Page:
Dragana Martinovic is a Professor at University of Windsor, Ontario, Canada, and a Fields Institute Fellow. In her research, Dragana explores knowledge for teaching mathematics, ways in which technology can assist in teaching and learning of mathematics, and epistemologies of STEM disciplines in relation to teacher and K–12 education. Connect via firstname.lastname@example.org
Snežana Obradović-Ratković is Research Officer and Instructor in the Faculty of Education at Brock University, Ontario, Canada. Her research interests include migration, indigeneity, and reconciliation; transnational teacher education; research education; decolonizing arts-based methodologies; mindfulness and well-being in higher education; academic writing and publishing; and generous scholarship. Connect via email@example.com
Michelle K McGinn is Associate Vice-President Research and Professor of Education at Brock University in St. Catharines, Ontario, Canada. Her primary interests include research collaboration, researcher development, scholarly writing, and ethics in academic practice. She is a co-investigator for Academic Researchers in Challenging Times. Connect via Twitter @dr_mkmcginn or firstname.lastname@example.org
Grant, B (2008) Academic writing retreats: A facilitator’s guide. Higher Education Research and Development Society of Australasia
Knowles, SS (2017) ‘Communities practising generous scholarship: Cultures of collegiality in academic writing retreats’ in McDonald, J and Cater-Steel, A (eds), Implementing communities of practice in higher education (pp 53–80) Springer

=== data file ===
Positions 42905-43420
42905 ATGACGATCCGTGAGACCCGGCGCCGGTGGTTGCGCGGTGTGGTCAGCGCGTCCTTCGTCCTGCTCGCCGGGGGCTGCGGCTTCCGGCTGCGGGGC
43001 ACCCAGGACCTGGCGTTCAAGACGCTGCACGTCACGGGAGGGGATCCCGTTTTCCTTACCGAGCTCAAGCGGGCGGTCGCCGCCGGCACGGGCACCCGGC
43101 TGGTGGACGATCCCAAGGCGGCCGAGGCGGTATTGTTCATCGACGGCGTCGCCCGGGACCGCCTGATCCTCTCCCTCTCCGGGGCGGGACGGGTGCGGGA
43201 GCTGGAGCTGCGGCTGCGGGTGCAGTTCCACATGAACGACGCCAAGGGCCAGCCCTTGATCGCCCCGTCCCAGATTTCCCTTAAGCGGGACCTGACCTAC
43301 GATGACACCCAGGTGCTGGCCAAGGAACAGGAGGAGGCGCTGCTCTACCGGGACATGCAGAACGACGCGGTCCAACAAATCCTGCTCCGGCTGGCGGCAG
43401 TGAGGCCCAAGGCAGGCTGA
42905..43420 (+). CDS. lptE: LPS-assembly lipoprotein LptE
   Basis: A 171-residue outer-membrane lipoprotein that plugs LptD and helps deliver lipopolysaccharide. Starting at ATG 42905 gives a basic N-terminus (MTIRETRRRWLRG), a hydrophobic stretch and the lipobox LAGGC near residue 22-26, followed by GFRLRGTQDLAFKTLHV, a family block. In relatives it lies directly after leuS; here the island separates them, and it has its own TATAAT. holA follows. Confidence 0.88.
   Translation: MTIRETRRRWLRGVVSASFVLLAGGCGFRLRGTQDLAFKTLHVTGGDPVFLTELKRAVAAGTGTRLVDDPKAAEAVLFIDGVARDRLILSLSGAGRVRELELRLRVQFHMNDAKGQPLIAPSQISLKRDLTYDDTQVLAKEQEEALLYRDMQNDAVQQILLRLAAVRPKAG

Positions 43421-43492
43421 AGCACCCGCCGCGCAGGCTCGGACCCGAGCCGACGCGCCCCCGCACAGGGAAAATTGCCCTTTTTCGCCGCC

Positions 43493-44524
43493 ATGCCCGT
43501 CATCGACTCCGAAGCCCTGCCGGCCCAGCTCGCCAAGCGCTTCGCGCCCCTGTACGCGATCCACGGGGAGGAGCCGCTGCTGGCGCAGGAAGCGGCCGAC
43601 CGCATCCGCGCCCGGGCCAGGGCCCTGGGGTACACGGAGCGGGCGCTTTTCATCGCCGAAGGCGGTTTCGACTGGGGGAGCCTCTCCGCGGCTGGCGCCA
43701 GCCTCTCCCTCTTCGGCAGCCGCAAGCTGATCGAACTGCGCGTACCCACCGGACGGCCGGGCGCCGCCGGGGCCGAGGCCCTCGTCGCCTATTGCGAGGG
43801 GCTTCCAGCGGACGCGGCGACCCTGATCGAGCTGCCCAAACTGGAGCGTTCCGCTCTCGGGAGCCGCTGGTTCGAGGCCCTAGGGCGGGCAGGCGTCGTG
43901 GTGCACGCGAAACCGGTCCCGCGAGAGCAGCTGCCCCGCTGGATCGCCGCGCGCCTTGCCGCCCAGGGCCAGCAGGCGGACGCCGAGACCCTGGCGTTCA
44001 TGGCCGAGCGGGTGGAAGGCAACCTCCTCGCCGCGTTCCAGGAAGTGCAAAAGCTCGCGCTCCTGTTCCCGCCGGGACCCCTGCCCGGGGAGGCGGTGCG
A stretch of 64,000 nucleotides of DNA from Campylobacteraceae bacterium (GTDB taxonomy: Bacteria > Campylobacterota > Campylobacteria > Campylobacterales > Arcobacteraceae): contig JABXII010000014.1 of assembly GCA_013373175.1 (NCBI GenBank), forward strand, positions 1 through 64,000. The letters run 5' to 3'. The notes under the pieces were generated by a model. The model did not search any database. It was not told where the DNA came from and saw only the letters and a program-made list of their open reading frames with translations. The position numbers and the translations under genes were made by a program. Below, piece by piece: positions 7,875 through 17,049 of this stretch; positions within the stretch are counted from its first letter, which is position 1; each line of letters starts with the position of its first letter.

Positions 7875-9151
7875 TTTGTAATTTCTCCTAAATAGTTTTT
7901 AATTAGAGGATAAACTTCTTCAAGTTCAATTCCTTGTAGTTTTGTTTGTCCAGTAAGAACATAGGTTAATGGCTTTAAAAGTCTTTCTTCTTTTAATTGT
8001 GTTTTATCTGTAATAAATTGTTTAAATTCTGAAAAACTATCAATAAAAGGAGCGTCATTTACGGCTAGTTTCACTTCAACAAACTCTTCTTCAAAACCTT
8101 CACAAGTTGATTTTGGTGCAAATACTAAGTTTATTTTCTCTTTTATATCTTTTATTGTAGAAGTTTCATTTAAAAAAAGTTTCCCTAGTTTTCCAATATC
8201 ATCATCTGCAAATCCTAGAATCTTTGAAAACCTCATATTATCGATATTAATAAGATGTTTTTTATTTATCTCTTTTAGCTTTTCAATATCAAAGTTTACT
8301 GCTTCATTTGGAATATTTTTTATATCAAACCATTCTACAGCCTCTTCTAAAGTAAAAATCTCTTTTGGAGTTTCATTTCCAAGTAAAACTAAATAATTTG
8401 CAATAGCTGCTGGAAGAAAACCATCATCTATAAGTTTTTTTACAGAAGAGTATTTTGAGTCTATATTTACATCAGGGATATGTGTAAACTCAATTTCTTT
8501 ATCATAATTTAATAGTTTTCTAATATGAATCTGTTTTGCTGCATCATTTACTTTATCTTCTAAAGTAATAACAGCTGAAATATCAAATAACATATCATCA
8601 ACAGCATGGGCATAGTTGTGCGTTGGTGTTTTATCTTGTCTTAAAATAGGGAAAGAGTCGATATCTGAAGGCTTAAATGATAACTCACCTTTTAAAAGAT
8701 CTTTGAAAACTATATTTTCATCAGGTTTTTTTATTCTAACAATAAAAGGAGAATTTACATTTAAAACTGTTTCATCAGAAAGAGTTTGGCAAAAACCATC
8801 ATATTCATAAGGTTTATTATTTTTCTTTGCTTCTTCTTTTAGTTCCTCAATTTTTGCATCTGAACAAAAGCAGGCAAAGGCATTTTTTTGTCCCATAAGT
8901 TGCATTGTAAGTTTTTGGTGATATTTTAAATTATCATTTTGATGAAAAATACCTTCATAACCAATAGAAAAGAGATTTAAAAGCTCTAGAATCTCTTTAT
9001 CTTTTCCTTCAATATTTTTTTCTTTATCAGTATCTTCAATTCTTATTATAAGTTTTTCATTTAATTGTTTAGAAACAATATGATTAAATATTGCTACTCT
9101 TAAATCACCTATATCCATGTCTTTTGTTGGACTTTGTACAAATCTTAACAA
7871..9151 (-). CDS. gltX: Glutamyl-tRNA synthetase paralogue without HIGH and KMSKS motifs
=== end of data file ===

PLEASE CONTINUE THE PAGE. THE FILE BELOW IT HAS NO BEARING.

McGinn, MK, Ratković, S, Martinovic, D, and McQuirter Scott, R (2019) ‘Creating and sustaining a community of academic writing practice: The multi-university residential academic writing retreat model’ in Simmons, N and Singh, A (eds) Critical collaborative communities: Academic writing partnerships, groups, and retreats (pp 136–148) Brill/Sense
Winters, K-L, Wiebe, N, and Saudelli, MG (2019) ‘Writing about writing: Collaborative writing and photographic analyses from an academic writing retreat’ in Simmons, N and Singh, A (eds), Critical collaborative communities: Academic writing partnerships, groups, and retreats (pp 149–168) Brill/Sense.
We acknowledge Jeanne Adèle Kentel for first introducing us to Russell’s (2006) use of the term “generous scholarship.” We extend our thanks to the many colleagues who have practised generous scholarship alongside us during the writing retreats and in other academic spaces. Details about our analysis process and an elaborated discussion of the principles of generous scholarship are presented in a paper currently under review for publication. Authorship of this blog and the associated paper has been shared equally.